[CLOSED] St Ives has welcomed its first small bar with open arms. Even on a frosty evening the outdoor tables are in high demand. The bright lights and stereo are cranked up inside, but outside there are mushroom heaters to keep hypothermia at bay and tunes from Triple J darlings like the Temper Trap, Boy and Bear and Lana Del Rey make a spot-on boozing soundtrack
As the nights go from pleasantly brisk to seriously chilly, fortify yourself with a glass of mulled wine. It comes in a sweet little teacup, complete with saucer – a disarmingly innocent receptacle for its potent contents. A heady mix of spices cuts through the sweet, velvety wine and they have chosen to leave the orange peel out of the mix, which results in a more subdued winter drink.
This place is a wine bar first and foremost. There are forty wines on offer, half of which are available by the glass, including a certified organic rosé from Orange and an organic chenin blanc from New Zealand winery Crazy by Nature. There are seven house pours for seven bucks a pop, so finding a wine you like that won’t break the bank is just about guaranteed and if you are keen to get into unfamiliar territory the Italian and French wine lists are fertile ground for a boozy, Euro trip.
It is well worth paying some attention to the craft beer list while you are here. They stock the After Battle pale ale from local microbrewery Ekim in Mount Kuring-gai as well as Mr Sno’balls from Scottish brewery Harviestouns – a crisp, bitter, English pale ale that is just the ticket if you are all wined-out. Add an Icelandic pilsner, a Swedish cider and a few interesting domestic and Kiwi brews to the list and you’ve got the makings of a mini craft beer festival at your disposal.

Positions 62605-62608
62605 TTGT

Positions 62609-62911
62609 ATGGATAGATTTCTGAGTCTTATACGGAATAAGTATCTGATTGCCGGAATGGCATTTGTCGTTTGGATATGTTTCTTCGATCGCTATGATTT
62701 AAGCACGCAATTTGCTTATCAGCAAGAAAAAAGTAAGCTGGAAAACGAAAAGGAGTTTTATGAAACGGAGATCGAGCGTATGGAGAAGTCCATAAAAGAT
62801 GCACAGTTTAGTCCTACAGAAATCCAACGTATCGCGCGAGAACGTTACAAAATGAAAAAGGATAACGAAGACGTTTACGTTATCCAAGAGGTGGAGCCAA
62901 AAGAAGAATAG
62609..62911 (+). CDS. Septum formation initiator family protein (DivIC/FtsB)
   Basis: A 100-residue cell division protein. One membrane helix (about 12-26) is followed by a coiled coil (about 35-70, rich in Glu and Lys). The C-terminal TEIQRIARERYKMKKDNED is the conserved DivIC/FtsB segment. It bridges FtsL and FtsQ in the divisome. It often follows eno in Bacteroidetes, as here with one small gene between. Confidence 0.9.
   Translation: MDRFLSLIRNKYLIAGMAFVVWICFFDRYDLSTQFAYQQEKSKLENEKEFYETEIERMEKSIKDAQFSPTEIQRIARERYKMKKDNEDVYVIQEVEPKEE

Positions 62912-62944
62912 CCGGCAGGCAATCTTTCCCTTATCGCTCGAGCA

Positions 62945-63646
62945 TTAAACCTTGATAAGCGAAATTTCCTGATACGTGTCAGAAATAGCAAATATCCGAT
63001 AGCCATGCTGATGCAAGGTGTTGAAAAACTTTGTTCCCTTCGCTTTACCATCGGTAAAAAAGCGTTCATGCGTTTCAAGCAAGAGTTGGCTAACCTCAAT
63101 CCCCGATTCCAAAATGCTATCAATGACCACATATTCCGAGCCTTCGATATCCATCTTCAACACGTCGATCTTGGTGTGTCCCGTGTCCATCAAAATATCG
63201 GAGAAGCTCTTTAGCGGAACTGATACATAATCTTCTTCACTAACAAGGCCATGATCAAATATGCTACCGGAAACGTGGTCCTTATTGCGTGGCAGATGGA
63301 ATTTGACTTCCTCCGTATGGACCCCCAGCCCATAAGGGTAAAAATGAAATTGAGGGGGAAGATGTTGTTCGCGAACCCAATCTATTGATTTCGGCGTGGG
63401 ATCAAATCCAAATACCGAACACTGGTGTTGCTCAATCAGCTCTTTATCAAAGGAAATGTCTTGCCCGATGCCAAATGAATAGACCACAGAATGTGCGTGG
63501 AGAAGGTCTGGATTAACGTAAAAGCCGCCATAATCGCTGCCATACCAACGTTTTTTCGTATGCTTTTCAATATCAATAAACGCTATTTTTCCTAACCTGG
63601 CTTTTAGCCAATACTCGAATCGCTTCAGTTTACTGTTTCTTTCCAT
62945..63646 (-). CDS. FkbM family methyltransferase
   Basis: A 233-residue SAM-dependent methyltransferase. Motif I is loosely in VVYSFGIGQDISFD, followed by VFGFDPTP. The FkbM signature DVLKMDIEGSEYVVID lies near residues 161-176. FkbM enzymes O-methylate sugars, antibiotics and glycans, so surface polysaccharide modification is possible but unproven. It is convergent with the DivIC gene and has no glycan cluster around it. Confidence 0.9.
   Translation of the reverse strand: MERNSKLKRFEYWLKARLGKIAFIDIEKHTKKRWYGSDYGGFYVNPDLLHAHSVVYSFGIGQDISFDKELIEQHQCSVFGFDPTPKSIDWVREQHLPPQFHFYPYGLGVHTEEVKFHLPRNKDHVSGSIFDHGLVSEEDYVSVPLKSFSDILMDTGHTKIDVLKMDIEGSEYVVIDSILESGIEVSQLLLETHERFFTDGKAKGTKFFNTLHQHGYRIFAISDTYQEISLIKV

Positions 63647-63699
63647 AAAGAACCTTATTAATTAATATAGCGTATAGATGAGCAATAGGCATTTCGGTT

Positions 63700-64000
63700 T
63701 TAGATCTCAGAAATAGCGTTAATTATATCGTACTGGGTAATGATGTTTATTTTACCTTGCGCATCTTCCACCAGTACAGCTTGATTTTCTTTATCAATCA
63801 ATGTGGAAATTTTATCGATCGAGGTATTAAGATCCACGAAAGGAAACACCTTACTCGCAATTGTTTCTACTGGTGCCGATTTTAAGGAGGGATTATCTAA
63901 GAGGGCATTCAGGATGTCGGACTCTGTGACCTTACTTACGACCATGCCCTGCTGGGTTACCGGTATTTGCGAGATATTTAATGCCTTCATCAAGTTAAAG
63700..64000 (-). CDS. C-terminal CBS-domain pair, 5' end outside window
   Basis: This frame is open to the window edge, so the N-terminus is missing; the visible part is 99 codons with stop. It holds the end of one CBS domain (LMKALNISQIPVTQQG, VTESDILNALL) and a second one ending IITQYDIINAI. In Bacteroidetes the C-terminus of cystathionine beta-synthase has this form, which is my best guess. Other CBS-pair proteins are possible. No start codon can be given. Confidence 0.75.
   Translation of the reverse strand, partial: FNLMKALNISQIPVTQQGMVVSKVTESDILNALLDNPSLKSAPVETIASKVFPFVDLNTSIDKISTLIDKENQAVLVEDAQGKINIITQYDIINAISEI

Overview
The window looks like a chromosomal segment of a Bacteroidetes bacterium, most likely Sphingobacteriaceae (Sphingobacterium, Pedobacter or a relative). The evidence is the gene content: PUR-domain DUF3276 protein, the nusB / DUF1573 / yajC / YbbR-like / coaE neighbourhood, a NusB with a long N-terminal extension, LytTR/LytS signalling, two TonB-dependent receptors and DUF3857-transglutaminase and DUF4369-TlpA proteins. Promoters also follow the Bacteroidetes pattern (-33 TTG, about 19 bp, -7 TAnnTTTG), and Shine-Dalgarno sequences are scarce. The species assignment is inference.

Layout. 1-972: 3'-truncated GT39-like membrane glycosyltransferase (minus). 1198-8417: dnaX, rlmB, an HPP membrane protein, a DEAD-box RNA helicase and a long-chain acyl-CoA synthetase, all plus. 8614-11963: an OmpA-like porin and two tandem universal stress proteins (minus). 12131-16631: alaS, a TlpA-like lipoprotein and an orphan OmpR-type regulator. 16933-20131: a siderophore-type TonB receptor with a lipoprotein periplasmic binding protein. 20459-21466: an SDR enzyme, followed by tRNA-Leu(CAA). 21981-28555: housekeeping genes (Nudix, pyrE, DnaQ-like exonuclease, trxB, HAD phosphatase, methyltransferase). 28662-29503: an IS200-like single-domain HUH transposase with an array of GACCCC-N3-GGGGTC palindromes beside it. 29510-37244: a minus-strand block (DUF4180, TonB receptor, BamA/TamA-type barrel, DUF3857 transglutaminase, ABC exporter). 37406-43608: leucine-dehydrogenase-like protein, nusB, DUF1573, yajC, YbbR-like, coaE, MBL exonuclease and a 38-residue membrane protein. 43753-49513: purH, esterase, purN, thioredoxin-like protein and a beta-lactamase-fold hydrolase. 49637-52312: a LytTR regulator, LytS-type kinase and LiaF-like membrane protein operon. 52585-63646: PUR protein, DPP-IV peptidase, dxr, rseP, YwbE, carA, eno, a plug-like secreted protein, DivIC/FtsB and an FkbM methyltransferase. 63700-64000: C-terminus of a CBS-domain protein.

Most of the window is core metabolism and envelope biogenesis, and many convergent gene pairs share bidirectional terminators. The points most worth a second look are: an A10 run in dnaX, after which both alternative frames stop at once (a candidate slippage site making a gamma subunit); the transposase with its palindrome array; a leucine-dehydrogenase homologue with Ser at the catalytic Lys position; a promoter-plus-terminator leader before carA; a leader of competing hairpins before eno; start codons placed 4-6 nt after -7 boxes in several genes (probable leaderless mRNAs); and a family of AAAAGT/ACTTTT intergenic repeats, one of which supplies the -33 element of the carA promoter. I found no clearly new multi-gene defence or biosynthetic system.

The young bar owners, Grace Treanor and Ailsa Brennan, have had a hand in designing every element of the bar, from the interiors and wine list through to the menu, and what they lack in experience they make up for in sheer enthusiasm. The food is quite ambitious for a small kitchen and can be a little hit or miss – wafer-thin slices of carrot, sweet potato and beetroot, baked into crisps make great bar nibbles, but the baked manchego comes in a hot citrus broth that feels a little like someone has knocked a drink into our food. At the end of the day you can't go wrong with the cheese and salumi plates on offer – order something familiar and you’ll be laughing.
They may not have everything down to a fine art just yet, but Super Bon is only young and the local crowds are ensuring that business remains good. We reckon there’s something exciting about people throwing caution to the wind and opening up that new bar/music venue/collective instead of just talking it up over a schooner. Perhaps the key to Sydney’s late night revival will turn out to be as simple as harnessing the fervor of youth.